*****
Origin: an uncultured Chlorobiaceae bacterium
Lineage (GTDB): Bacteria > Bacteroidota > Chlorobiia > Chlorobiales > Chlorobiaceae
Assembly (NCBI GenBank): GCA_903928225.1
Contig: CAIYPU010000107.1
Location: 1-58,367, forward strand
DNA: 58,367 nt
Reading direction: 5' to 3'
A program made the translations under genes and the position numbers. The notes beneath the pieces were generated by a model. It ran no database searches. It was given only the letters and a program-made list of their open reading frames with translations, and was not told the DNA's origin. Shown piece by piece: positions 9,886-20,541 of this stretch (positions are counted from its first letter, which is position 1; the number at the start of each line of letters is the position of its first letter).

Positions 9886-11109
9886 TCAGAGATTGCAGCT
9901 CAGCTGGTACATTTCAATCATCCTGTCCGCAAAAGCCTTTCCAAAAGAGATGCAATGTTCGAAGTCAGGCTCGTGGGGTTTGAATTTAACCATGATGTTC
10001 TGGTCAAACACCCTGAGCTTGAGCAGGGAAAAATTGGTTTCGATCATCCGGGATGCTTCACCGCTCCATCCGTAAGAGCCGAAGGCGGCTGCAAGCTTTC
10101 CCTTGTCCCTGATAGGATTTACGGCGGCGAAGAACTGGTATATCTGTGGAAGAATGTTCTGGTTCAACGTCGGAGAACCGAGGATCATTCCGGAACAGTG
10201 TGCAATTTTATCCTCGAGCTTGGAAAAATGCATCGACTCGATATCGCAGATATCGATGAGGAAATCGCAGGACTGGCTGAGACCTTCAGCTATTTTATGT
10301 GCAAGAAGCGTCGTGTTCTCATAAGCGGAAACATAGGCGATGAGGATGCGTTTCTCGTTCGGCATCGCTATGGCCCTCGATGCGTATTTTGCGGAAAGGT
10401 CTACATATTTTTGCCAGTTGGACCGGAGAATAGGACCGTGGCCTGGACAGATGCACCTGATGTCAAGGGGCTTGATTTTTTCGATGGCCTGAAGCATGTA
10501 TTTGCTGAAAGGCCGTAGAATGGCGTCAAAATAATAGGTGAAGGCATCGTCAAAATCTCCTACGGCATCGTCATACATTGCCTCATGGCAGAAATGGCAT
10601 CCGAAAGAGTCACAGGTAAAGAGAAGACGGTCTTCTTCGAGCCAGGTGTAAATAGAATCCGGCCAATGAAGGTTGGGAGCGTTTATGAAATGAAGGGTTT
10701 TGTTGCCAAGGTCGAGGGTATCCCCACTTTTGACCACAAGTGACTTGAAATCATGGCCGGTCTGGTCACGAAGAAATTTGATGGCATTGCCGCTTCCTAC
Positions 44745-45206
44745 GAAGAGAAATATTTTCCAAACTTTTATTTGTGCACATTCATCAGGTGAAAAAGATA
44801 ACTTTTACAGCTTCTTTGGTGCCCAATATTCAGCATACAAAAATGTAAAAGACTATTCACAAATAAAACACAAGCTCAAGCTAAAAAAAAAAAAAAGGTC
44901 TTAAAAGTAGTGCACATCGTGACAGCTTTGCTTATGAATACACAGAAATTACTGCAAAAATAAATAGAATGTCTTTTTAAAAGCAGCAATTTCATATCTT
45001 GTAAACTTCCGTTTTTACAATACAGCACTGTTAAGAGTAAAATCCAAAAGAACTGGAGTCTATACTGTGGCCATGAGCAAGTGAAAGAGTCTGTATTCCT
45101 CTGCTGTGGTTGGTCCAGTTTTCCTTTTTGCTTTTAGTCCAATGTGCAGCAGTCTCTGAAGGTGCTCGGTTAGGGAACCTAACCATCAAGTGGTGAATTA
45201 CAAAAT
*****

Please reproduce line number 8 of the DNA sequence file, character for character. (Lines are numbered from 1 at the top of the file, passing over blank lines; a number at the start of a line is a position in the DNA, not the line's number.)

A program made the translations under genes and the position numbers. The notes beneath the pieces were generated by a model. It ran no database searches. It was given only the letters and a program-made list of their open reading frames with translations, and was not told the DNA's origin. Shown piece by piece: positions 9,886-20,541 of this stretch (positions are counted from its first letter, which is position 1; the number at the start of each line of letters is the position of its first letter).